Land Law

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Land Law


in the USSR, the branch of Soviet socialist law that regulates land relations with the aim of ensuring the economically rational and efficient use of land, the protection of the rights of socialist organizations and citizens in their capacity as land users, and the strengthening of legality in land relations. The basis of land law is the abolition of private land ownership and the transformation of land into national property.

As a body of legal norms and institutions, Soviet land law is divided into a general and a special part. The general part deals with the right of state ownership of land, the state management of the land fund, the right of land use, and the protection of the legal treatment of land as an object of property and use. The special part deals with the legal treatment of the various categories of land: agricultural land, land for population centers, industry, transport, health resorts, national preserves, and other nonagricultural purposes, state forests, state waters, and state reserve land.

The main sources of land law are the constitutions of the USSR and of the Union republics, the Basic Principles of Land Legislation of the USSR and the Union Republics of 1968, and the land codes of the Union republics. Land relations are also regulated by other legislative acts of the USSR and of the Union republics. In the USSR and the Union republics special legislation governs the relations concerning mines, forests, and waters.

The establishment in the USSR of the exclusive right of the state to own land means that nobody except the state can own land; the land is allocated to socialist organizations and citizens only for use. Since state ownership of land constitutes the basis of land relations in the USSR, all other rights to land are derivative and depend on the state ownership of land. The sale and purchase of land, as well as mortgages, wills, gifts, leases, arbitrary exchanges of land, and other transactions either directly or indirectly violating the state right of land ownership are invalid.

The state management of land funds is one of the forms in which the state exercises its right of land ownership. State management includes the planning of land use, its allocation to land users, the withdrawal of land for state or public needs, the organization of land (land-use measures and the planning of layouts), the conducting of the state land survey, the supervision of land use, and the settlement of land disputes.

In the USSR the dominant forms of land use are public; individual forms of land use have been preserved only as a result of certain socioeconomic conditions, and as these conditions are overcome, individual land utilization will lose its significance. Land is allocated free of charge to socialist organizations and citizens for strictly defined purposes, and the use of land for the purpose of deriving nonlabor income is prohibited. The rights of land users can be limited by law in the interest of the state, as well as in the interest of other land users.

Soviet land law gives special attention to the protection of land as the principal means of agricultural production. Criminal or administrative proceedings are instituted against persons guilty of violating land legislation.

The Soviet experience in the socialist reorganization of land relations has also been adopted—taking into account specific historical conditions—by foreign socialist countries. Democratic land reforms, the nationalization of a large part of the land (in the Mongolian People’s Republic, of all the land), and the large-scale development of public forms of land use resulted in the formation of a special body of legal norms regulating land relations in these countries in the interest of building socialism. The regulation of land relations by law in other socialist countries has a specific character. For example, the right to ownership of land in these countries exists in several forms (state ownership, ownership by agricultural production cooperatives, and ownership by private persons), and state management and the right of land use (as a body of distinct rights and obligations) extend to all categories of land irrespective of the form of ownership. The question of whether the respective body of norms governing land relations represents a special branch of law—land law—is resolved differently in each country. The jurisprudence of several socialist countries (for example, the German Democratic Republic, Hungary, and Czechoslovakia) holds land law to be an independent branch of law. Irrespective of the existing differences, the common goal of land legislation in other socialist countries is the socialization of all land according to socialist principles, which represents the most important element of the socialist economic system.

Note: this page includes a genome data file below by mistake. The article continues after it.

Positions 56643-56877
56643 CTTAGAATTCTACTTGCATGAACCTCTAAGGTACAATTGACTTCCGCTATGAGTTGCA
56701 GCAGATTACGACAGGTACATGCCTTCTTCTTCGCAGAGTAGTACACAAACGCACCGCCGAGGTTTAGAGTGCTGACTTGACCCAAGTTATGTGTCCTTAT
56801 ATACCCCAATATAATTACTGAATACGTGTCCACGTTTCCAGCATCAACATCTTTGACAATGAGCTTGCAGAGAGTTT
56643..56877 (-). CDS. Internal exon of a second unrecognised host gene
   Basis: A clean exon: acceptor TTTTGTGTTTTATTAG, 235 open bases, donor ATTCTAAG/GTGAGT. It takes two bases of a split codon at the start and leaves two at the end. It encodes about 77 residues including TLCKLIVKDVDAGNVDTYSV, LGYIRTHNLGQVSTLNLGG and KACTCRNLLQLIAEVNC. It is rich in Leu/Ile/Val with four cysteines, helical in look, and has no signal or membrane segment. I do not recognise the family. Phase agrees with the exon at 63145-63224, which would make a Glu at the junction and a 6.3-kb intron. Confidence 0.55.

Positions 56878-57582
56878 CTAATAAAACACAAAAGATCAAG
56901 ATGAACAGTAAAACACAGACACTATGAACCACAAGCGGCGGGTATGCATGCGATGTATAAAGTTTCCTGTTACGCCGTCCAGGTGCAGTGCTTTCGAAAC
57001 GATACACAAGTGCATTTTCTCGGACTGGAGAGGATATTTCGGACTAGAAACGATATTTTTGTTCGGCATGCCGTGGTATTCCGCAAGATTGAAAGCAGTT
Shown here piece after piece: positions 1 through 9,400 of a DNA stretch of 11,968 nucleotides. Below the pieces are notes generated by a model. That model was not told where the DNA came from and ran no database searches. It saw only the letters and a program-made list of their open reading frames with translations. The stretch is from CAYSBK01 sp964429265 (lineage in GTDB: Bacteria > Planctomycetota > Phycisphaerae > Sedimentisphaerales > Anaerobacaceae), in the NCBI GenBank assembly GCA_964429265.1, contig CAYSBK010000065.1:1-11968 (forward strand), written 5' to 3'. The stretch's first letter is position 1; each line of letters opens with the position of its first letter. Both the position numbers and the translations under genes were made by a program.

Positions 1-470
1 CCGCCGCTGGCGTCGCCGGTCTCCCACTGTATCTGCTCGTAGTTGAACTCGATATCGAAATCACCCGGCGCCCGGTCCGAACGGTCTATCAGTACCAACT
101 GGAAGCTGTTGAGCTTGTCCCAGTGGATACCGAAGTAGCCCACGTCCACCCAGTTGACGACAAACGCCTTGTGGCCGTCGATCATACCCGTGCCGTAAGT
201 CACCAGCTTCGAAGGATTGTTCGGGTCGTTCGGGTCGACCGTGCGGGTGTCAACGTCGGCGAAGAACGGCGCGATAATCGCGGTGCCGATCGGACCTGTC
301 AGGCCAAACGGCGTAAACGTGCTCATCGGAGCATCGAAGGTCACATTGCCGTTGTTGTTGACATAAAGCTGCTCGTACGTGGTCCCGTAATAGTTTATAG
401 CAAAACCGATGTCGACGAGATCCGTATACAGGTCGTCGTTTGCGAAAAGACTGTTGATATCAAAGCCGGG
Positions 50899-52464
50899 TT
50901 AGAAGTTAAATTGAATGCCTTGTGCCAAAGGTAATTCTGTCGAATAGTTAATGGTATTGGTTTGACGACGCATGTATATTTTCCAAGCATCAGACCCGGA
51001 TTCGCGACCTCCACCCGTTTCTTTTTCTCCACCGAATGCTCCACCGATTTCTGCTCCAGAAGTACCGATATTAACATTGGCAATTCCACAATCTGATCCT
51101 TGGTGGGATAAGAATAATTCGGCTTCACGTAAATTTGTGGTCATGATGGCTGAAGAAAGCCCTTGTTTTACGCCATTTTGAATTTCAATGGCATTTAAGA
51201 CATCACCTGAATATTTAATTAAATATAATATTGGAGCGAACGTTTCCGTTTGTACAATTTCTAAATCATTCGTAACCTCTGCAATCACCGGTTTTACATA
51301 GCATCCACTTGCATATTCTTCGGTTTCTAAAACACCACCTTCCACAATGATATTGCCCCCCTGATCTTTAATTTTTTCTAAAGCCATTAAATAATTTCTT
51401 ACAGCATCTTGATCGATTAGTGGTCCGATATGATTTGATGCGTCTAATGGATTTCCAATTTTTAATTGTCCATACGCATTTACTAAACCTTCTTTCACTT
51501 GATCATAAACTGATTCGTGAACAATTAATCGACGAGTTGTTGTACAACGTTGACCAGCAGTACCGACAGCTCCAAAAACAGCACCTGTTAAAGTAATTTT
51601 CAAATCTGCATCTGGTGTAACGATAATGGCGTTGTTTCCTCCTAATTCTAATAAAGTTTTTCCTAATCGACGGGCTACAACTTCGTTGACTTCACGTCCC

In bourgeois states, land is one of the objects of private ownership; it is transferred by private individuals, and, therefore, land relations are mainly governed by the norms of civil law. At the same time, in contemporary bourgeois states, special land legislation has been created that defines the obligations of landowners and regulates the procedure for land use but that does not touch upon the principles of private landownership. The appearance of such special legislation indicates that although it is unwilling to give up private ownership of land and other means of production, the bourgeois state is being forced to yield to the economic demands connected with the development of large-scale production and to interfere in the relations of private landownership. In terms of its social purpose, this legislation is directed toward subordinating the interests of small-scale property owners to the interests of capitalist monopolies.


Zemel’noie pravo. Moscow, 1969.


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